Magfest this weekend was an opportunity to stay up until 2AM playing games - often a lot of short games. I observed one game of 1846 and two games of Food Chain Magnate which I didn't get to play. I did play two games of Tigris & Euphrates, which I'm quite happy about.
Power Grid: the Card Game - Played three times this weekend. We even played a 5p game in 45 minutes and it just... feels like Power Grid.
Wyatt Earp - This weekend I won a 13 point hand, which is the highest I've seen. On Thursday, I unintentionally played a variant because I forgot to draw two instead of one. I'm happy to report the game still works fine (although it makes bad hands worse)
Orléans (new to me) - This is a board game with a similar feel to a dice game; limited interaction that comes down to completing separate tasks earlier than the other players, and decisions limited by the hand you draw. Worth another play.
Chicago Express - I did much better the second time, because I didn't make the mistake of investing all my money ('shares' don't appreciate, they only pay dividends). The system is unintuitive but the game is still interesting (for now).
Honshu - Still holds up. A good amount of decisions in a short amount of time.
Junk Art - Playing all three games ("cities") actually feels wrong sometimes, especially if the last game is longer and there's already a clear leader. We may experiment with playing individual games or a two game series.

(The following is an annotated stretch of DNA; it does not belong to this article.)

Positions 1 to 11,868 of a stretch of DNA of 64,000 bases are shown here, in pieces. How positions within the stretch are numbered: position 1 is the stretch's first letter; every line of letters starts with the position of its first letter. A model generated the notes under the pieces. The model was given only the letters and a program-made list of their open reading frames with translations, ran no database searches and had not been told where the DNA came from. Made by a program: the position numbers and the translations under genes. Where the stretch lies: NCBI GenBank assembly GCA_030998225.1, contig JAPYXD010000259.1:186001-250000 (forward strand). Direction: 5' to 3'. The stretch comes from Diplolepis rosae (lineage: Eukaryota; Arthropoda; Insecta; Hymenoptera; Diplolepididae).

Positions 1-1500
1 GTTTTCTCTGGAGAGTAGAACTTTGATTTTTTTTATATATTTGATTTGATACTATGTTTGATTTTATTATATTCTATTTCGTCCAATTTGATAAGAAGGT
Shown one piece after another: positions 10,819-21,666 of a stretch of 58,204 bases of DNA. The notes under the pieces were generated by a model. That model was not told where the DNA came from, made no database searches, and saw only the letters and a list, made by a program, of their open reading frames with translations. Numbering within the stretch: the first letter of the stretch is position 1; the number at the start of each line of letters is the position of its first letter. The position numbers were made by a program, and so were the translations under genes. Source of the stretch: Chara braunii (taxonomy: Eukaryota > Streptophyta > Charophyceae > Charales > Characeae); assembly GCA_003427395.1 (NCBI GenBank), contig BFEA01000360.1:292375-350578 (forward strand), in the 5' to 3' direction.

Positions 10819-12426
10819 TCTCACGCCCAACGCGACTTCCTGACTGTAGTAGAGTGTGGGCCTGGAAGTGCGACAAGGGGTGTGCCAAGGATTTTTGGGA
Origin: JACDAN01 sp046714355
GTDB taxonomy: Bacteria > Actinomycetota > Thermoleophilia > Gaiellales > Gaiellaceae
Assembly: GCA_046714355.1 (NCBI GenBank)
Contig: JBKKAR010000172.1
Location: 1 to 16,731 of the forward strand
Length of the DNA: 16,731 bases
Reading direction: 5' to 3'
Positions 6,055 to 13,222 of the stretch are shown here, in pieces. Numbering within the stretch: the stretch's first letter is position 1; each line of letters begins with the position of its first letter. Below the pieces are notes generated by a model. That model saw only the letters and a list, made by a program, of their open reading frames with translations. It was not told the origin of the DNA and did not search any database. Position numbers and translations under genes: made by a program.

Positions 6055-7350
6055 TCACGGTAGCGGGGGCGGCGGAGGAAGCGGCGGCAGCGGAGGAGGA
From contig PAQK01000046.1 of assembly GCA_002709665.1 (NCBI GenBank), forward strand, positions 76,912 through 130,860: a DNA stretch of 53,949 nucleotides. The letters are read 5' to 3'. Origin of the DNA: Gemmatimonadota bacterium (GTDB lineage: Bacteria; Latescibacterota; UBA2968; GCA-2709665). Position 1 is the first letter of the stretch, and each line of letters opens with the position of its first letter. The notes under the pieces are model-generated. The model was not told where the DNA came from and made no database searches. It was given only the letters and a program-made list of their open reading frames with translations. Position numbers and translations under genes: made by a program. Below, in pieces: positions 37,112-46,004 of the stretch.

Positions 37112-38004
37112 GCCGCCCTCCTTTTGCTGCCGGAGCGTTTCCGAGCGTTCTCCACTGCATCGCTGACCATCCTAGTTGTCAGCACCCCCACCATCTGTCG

Foppen - There's a lot of interesting interactions that don't normally show up in trick-taking games, because not every hand is in every trick. I also can't imagine it without the custom Steven Universe deck, now. Also interesting: every game so far has seen only one player end with a positive score. This may improve over time, because a lot of muscle memory needs to be relearned.
Fuji Flush - Along with Foppen, this was a perfect fit for Magfest. I played it every day of the convention.
First Class - I'm still happy with this after 6 plays. Even playing the same modules there's a lot of variety depending on which rounds certain cards appear.
Carcassonne: The City - The benefits of the walls often create unusual incentives to score or avoid scoring features, which changes some of the patterns common to other Carcassonne games. I'm still interested.
Tigris & Euphrates - I love teaching T&E, and it often means I don't get resistence toward playing with open scores. On Sunday we played a game where there were no conflicts until the board was nearly full. I was amused by the unfolding ancient cold war.
Saint Petersburg - When I rediscovered board games in 2012, Saint Petersburg was the first German game I played. I've played at least once in every year since, which is only true of three other German games I played in 2012 (Bohnanza, Carcassonne, and Puerto Rico).
PitchCar (new to me) - More enjoyable if you construct a course with less built-in entropy. Unfortunately no one could make the first turn for five minutes. The potential for more fun is there ;]